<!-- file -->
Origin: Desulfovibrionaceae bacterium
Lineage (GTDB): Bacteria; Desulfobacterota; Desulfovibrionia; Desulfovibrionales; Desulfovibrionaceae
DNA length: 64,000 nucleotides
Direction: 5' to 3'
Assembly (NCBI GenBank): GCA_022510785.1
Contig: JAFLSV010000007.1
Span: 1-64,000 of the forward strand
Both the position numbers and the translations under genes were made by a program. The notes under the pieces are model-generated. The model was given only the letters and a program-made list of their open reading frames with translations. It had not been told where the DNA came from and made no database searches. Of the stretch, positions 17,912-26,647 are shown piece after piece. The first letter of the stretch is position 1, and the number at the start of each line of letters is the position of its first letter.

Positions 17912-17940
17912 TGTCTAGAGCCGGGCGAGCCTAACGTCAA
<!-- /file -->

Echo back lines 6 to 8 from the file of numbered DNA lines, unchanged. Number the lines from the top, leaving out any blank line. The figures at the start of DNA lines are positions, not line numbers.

Contig: JAFLSV010000007.1
Span: 1-64,000 of the forward strand
Both the position numbers and the translations under genes were made by a program. The notes under the pieces are model-generated. The model was given only the letters and a program-made list of their open reading frames with translations. It had not been told where the DNA came from and made no database searches. Of the stretch, positions 17,912-26,647 are shown piece after piece. The first letter of the stretch is position 1, and the number at the start of each line of letters is the position of its first letter.